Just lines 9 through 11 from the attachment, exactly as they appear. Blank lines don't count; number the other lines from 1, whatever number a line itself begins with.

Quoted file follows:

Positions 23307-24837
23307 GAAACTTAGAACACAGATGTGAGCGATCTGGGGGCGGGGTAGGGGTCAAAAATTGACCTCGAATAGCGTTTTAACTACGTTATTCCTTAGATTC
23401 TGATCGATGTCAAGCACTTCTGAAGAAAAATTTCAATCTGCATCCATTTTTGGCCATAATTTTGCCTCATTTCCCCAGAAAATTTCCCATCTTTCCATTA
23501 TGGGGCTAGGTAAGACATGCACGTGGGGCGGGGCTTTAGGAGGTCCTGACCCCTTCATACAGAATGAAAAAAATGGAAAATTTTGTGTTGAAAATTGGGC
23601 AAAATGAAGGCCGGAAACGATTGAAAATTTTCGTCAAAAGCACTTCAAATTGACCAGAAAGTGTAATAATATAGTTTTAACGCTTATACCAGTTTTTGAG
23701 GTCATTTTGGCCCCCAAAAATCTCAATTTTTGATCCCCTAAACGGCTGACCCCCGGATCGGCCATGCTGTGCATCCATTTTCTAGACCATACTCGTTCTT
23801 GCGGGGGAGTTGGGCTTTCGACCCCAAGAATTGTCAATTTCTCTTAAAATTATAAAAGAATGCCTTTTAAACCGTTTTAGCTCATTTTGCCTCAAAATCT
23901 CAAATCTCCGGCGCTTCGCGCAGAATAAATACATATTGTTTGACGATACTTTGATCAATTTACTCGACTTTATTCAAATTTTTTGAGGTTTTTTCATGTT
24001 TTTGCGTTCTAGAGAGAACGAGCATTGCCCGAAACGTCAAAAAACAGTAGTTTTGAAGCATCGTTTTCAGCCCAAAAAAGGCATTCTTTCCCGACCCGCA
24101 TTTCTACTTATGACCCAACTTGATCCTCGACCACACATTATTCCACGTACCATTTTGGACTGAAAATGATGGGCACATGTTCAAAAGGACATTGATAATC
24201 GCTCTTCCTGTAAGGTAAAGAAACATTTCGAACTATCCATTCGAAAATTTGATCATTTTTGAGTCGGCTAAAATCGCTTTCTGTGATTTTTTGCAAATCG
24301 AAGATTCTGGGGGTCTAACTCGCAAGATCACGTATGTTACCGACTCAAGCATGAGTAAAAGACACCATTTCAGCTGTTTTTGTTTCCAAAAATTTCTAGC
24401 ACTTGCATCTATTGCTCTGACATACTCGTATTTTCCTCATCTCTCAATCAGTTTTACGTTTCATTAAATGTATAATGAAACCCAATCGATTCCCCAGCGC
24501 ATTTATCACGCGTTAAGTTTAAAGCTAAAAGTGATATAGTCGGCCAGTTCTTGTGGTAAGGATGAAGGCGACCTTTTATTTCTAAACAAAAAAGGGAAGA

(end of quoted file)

24001 TTTGCGTTCTAGAGAGAACGAGCATTGCCCGAAACGTCAAAAAACAGTAGTTTTGAAGCATCGTTTTCAGCCCAAAAAAGGCATTCTTTCCCGACCCGCA
24101 TTTCTACTTATGACCCAACTTGATCCTCGACCACACATTATTCCACGTACCATTTTGGACTGAAAATGATGGGCACATGTTCAAAAGGACATTGATAATC
24201 GCTCTTCCTGTAAGGTAAAGAAACATTTCGAACTATCCATTCGAAAATTTGATCATTTTTGAGTCGGCTAAAATCGCTTTCTGTGATTTTTTGCAAATCG